PEORIA, Ariz. -- For once, Bob Melvin went to work at the ballpark and found little to do.
On his first day in uniform as manager of the Seattle Mariners on Monday, the new boss chatted with players, supervised stretching exercises and leaned against a fence to watch pitchers throw.
''This is the least amount of work I've ever done on a baseball field. I felt like I was stealing money until I realized I had to come over and talk to all of you guys,'' Melvin jokingly told reporters.
It was a measurable change for the 41-year-old Melvin. He spent the past four seasons planning and coordinating spring training workouts as a bench coach, including the last two years with the Arizona Diamondbacks.
''It was easy compared to what I'm used to doing,'' Melvin said.
The Mariners were the first team to open spring training, starting workouts for catchers and pitchers 105 days after the end of last season's World Series. Position players report this weekend.
The early start should give the Mariners time to prepare for a season-opening series in Tokyo against the Oakland Athletics, but other clubs aren't far behind.
The New York Yankees' pitchers and catchers report Tuesday and start workouts Thursday. Most teams report by Thursday, with the World Series champion Anaheim Angels checking in Friday and beginning workouts Saturday.
The Chicago White Sox and Minnesota Twins will be the last teams to open camp, reporting Sunday and beginning workouts Feb. 17.
By then, Melvin should be going full speed for the Mariners. He expects to be an active manager, starting with plans to throw batting practice Tuesday.
''I've been ready to go for two months,'' he said.
While his job description has changed, the duration of Melvin's commute is no different. It's a 30-minute drive from his year-round home in Cave Creek, Ariz., but now he travels to suburban Phoenix rather than downtown.
''It helps with the transition,'' Melvin said. ''I'm getting into a routine for spring training, but it's a little earlier than going to the night games at Bank One Ballpark.''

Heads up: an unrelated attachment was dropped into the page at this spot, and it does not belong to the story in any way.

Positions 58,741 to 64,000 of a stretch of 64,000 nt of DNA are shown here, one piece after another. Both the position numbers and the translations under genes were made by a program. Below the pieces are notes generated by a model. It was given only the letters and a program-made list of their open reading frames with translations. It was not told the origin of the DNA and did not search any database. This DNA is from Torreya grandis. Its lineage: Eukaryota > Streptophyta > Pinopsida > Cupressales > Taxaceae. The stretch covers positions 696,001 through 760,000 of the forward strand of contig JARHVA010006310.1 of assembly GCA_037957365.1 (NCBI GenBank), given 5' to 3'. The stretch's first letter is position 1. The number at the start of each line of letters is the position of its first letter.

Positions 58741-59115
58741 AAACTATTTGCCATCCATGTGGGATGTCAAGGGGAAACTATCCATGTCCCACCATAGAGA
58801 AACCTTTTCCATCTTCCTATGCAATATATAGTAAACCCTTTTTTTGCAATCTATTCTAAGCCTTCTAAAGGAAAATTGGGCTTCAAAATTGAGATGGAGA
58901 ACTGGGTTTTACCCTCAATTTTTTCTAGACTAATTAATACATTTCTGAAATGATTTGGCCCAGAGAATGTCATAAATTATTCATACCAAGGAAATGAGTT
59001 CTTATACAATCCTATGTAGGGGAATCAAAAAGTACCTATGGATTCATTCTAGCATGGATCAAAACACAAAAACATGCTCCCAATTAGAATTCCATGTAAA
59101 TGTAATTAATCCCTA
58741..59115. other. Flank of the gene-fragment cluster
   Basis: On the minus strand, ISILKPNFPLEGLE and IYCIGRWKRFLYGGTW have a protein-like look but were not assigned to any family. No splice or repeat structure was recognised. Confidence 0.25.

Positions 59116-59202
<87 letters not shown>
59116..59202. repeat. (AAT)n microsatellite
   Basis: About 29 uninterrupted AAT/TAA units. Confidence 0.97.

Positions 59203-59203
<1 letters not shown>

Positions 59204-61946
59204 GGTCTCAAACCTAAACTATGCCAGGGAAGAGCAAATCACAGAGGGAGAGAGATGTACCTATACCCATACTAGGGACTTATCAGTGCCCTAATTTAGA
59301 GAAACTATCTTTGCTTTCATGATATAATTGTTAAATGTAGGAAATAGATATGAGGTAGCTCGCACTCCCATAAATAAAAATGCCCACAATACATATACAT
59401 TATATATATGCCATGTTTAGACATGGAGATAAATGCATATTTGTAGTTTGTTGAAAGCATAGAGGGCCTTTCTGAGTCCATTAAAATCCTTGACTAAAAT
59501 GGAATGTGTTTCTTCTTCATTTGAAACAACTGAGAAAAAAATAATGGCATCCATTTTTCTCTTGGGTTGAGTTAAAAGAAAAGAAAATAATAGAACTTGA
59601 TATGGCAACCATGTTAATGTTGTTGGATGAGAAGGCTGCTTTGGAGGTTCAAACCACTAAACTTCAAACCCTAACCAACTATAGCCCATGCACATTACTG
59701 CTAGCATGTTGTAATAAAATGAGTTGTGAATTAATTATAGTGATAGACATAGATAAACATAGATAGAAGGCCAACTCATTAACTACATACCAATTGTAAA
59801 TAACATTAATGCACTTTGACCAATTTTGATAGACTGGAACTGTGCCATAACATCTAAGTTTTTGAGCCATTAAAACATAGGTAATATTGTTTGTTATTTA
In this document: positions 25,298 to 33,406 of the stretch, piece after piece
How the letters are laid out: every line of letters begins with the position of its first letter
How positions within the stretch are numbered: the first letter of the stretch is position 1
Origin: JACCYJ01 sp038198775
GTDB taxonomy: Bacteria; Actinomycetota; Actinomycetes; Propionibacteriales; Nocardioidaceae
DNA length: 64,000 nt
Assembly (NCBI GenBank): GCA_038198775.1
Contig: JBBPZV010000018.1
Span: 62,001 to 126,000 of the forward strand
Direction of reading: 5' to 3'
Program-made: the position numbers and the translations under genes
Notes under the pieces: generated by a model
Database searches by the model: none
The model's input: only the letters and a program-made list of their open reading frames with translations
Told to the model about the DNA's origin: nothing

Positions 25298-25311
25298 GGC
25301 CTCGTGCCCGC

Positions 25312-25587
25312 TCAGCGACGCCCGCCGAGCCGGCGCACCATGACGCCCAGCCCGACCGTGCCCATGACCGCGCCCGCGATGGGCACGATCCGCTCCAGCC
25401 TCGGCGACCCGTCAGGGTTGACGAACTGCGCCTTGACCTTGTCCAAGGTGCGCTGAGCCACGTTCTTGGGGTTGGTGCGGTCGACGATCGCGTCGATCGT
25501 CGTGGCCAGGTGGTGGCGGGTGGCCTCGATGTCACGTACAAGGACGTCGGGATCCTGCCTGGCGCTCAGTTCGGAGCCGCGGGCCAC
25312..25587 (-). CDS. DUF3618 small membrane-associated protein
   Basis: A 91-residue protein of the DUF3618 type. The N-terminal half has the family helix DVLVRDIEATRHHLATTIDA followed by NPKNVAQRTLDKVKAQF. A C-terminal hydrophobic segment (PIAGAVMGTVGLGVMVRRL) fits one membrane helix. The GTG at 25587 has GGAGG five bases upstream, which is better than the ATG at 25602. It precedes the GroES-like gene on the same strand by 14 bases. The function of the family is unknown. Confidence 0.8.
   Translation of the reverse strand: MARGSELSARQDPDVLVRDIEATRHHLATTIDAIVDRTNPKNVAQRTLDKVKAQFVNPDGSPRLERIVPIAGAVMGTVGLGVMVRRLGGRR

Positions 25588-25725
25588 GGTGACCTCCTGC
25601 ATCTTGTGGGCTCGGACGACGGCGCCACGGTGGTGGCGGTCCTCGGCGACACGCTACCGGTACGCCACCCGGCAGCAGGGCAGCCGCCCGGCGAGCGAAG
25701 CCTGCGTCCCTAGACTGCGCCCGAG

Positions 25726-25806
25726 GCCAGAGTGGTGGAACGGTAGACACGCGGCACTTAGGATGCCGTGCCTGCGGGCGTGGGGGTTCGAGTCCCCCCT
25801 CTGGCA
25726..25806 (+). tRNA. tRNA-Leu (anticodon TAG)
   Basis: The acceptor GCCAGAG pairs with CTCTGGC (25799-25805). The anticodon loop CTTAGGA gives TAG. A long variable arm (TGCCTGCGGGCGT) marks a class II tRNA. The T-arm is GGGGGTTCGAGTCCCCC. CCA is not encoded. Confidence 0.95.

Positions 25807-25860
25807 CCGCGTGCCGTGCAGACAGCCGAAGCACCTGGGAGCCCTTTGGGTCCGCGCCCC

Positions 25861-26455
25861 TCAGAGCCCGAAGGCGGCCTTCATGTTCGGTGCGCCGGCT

Melvin knows he's stepping into ''a unique situation'' where he'll be expected to win right way. He compared it to joining the Diamondbacks two years ago when his good friend, Bob Brenly, was hired as manager and delivered a World Series title.
''The expectation for this team is that the time is now,'' he said. ''It's been that way for the last three or four years.''
After Mariners players strolled from the clubhouse, Melvin gathered them in the outfield for remarks. He told them Seattle's success over the past decade was built on an established system, and he doesn't plan to change much.
''My personality isn't that it's my way or the highway, or on Day One having a State of the Union speech,'' Melvin told reporters. ''I'm going to ease into it. I want to get to know the guys on a one-to-one basis.''
The message went over well, according to veteran designated hitter Edgar Martinez.
''He seems like a great guy,'' said Martinez, who is one year younger than Melvin. ''He's going to be a perfect fit for this team because we have a veteran team. He's very excited about the team.''
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